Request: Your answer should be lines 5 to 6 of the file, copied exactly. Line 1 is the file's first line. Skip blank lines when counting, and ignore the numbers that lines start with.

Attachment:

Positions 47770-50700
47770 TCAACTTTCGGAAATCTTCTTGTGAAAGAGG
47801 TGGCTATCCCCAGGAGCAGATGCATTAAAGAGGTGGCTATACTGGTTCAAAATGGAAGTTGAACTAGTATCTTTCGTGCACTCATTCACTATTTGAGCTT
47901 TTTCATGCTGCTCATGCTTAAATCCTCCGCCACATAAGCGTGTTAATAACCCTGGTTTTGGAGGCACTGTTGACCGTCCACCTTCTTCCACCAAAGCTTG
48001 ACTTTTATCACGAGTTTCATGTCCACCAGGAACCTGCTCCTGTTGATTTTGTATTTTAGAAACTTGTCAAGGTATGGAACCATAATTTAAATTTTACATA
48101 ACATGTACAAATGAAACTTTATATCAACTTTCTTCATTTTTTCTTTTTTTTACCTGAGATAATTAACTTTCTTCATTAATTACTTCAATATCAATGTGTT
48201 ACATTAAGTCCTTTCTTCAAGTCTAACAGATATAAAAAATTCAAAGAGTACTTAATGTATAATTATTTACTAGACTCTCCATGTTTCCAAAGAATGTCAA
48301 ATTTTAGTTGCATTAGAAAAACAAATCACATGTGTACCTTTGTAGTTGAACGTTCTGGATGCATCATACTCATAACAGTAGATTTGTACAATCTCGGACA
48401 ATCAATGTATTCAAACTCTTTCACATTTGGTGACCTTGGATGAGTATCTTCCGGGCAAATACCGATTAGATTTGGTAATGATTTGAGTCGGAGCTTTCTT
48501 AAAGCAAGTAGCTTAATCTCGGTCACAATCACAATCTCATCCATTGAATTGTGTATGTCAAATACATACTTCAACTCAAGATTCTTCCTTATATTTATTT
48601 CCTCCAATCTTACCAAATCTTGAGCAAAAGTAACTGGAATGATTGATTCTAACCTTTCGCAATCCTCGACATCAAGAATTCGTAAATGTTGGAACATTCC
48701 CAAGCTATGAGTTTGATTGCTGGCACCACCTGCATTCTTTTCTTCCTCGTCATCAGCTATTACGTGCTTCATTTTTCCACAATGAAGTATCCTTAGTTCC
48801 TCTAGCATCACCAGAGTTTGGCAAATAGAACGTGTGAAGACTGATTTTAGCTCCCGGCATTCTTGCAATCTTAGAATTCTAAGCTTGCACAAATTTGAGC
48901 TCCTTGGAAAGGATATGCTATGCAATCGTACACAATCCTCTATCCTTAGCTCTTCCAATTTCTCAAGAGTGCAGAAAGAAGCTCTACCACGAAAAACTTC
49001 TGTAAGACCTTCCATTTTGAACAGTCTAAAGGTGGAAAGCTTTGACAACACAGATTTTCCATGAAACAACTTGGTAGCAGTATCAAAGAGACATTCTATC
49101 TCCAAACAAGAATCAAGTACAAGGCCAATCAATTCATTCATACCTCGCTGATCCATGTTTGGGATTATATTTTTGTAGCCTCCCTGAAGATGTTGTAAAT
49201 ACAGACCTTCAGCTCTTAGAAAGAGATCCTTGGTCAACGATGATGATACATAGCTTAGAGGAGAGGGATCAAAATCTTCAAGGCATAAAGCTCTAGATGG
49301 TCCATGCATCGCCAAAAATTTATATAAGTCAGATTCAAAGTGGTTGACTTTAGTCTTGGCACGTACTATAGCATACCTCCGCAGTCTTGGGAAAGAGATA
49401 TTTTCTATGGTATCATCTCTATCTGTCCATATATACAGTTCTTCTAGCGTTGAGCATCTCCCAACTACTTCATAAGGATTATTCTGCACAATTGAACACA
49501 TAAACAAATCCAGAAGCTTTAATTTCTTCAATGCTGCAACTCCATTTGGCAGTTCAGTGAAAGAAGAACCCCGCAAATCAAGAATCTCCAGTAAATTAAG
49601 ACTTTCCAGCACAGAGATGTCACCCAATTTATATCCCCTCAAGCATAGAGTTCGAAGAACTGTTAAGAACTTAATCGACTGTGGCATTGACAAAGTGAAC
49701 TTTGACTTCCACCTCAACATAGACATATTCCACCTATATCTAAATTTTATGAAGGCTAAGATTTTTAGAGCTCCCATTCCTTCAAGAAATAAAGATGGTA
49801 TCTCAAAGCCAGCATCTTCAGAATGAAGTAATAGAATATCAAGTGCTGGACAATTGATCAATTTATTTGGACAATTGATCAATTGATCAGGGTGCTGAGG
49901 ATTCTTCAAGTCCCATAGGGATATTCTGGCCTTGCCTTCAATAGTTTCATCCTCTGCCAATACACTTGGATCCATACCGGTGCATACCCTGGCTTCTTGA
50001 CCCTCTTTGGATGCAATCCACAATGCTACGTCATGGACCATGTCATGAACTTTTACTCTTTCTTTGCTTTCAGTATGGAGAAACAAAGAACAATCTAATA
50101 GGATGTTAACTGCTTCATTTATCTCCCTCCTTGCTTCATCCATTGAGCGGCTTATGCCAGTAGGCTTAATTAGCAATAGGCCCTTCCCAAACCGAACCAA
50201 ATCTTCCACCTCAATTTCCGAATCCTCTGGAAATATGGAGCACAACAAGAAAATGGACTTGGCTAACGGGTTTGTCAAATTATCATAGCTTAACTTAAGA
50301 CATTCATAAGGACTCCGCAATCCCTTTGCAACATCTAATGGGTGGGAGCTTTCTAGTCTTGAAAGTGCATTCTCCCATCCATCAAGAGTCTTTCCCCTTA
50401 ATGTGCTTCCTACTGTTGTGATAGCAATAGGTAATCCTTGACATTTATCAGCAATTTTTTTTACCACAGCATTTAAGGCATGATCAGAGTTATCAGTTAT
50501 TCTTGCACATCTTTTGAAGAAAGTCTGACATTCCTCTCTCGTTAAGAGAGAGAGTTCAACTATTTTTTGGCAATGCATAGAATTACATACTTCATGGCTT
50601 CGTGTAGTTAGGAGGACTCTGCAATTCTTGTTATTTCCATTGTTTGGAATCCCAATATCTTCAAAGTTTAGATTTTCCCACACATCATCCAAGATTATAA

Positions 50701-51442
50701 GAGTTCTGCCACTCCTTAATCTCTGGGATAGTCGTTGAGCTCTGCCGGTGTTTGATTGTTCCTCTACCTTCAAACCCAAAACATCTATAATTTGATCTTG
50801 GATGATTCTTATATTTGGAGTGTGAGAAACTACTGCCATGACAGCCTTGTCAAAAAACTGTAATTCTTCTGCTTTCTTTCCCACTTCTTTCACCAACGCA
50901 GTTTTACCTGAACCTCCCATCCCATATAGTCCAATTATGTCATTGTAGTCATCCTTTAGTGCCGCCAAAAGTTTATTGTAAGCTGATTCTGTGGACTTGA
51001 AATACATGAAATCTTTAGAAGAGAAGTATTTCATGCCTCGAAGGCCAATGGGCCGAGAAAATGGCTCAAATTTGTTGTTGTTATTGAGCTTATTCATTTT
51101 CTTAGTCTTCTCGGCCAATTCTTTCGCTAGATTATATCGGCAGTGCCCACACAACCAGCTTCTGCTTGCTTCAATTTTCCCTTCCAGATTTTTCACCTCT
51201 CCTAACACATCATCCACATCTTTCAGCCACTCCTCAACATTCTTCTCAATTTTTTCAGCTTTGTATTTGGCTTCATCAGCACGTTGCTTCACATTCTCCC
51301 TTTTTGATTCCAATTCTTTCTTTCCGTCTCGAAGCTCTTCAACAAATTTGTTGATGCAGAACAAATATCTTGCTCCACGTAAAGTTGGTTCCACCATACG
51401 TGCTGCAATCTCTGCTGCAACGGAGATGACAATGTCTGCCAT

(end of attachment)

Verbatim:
48001 ACTTTTATCACGAGTTTCATGTCCACCAGGAACCTGCTCCTGTTGATTTTGTATTTTAGAAACTTGTCAAGGTATGGAACCATAATTTAAATTTTACATA
48101 ACATGTACAAATGAAACTTTATATCAACTTTCTTCATTTTTTCTTTTTTTTACCTGAGATAATTAACTTTCTTCATTAATTACTTCAATATCAATGTGTT